If it weren’t so popular, there might not be such a big fight over it, but what many people seem to be worried about is how younger readers (late teens/early twenties) without much relationship or sexual experience might think of the character’s dynamic in the book as an ideal for them. Because it’s so popular and because its target audience has such a large range, it wouldn’t be a stretch of the imagination to think that some younger or older and naive readers could want their very own “Christian Grey” and possibly be lured or misled into a harmful relationship with someone because of it.

    As you said before, the BDSM community has very rigid rules and policies about how doms/subs interact for the sake of their health and safety. I’ve heard horror stories of women and men alike who have gotten attacked or hurt because they followed their ideas on what BDSM was like instead of researching safe ways to meet and arrange relationships with others, and this book creates another opportunity for people who would take advantage of others new to the idea.

    I’m hoping this passes through quickly, but keep in mind there are two other books that could possibly be made into movies.

    “We're actors — we're the opposite of people!”
    ― Tom Stoppard, "Rosencrantz and Guildenstern Are Dead"

    #3679
    KahunaDrake
    KahunaDrake
    Participant

    Yeah, like during the Twilight craze every fangirl wanted a “Edward” of her own.
    Plus, Ana is like Bella: a blank canvas though which readers can insert themselves into the story. Makes reading all the more appealing.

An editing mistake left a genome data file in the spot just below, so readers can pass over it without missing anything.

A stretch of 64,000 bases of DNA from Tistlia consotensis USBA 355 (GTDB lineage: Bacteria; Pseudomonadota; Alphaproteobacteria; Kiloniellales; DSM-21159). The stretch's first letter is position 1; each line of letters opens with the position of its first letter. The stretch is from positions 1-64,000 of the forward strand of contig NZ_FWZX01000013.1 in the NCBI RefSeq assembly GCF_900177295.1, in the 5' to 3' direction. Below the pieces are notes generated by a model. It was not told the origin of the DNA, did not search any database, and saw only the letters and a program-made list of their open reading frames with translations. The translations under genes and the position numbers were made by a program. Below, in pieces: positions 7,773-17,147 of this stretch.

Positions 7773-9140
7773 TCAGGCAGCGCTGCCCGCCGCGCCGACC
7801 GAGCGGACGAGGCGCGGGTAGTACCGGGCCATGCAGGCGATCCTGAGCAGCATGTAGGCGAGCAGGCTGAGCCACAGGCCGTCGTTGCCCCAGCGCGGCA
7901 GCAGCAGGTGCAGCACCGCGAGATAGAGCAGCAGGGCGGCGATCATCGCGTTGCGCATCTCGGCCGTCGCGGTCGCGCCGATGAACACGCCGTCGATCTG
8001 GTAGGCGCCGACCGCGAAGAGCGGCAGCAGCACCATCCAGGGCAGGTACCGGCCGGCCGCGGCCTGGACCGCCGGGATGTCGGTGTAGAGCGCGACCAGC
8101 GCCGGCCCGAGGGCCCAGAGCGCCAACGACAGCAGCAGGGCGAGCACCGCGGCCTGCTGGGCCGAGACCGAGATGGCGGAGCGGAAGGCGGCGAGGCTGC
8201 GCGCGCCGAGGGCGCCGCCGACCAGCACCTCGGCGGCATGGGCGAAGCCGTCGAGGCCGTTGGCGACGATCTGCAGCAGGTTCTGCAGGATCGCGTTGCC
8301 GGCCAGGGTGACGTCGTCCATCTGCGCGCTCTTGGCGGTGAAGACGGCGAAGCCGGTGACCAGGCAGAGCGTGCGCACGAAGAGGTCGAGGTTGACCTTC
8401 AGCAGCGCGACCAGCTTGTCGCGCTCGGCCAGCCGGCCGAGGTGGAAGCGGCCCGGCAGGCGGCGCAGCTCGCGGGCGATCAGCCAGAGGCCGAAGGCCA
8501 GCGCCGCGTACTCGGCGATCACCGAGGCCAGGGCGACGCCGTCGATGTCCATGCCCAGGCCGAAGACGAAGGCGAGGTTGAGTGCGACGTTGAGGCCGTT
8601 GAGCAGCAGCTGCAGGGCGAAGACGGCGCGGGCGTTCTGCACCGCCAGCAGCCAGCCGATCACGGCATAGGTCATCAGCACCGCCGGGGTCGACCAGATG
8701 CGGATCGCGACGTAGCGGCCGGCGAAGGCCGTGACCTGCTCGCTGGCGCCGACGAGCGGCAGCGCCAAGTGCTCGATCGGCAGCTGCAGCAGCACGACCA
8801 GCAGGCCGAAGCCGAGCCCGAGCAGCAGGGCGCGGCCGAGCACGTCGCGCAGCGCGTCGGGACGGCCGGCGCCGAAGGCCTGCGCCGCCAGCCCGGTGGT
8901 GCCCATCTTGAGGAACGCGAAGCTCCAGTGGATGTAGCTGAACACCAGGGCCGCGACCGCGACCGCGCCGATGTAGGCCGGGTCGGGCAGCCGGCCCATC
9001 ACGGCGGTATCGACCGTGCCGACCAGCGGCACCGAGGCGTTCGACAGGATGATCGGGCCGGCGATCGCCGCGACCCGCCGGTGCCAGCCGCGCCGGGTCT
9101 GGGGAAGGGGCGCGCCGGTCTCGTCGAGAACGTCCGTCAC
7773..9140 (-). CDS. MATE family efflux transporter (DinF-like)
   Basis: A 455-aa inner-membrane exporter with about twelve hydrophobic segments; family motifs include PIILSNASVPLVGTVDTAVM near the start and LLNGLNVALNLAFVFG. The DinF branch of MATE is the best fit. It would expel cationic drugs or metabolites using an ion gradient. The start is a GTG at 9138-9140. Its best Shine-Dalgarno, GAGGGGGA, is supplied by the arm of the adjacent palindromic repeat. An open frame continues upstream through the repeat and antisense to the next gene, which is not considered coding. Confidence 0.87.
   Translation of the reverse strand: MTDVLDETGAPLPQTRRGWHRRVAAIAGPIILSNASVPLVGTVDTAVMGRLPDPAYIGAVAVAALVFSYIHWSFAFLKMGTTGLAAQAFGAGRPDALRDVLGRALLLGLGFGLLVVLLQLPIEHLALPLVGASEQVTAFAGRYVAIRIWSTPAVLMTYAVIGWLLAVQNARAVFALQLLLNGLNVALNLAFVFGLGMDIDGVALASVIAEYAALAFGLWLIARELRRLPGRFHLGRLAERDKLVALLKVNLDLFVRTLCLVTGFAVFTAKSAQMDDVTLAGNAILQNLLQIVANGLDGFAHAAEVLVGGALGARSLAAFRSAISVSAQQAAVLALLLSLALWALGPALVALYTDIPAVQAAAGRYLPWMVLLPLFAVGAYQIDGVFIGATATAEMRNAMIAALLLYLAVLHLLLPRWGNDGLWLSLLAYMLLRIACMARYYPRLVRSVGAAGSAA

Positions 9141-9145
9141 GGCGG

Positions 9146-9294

If this film makes any more money, there probably will be adaptions of the other books.

    I think the BDSM community is scared about people getting hurt/killed trying to perform some of the acts in the book/film or attracting irresponsible parties that will exploit them. Its a sad situation. It’s like responsible adults are trying to have fun but some stupid kid comes along and mucks things up.

    Also, if you are inexperienced, why the hell would you jump into such a relationship? I mean do some research and try some “vanilla” stuff before you dive into some hardcore shit smh

    Rabid ecstasy, 1997

    #3680
    Gizmo
    Gizmo
    Participant

    Yikes, I’ve been hesitant to touch this subject with even a 50 foot pole. (*shot*)
    But in all seriousness, I find this movie, and book very, insignificant.
    Though I have several friends who are off to see the movie with their friends and family (not even kidding on that.)
    And very few who are simply disgusted by the material.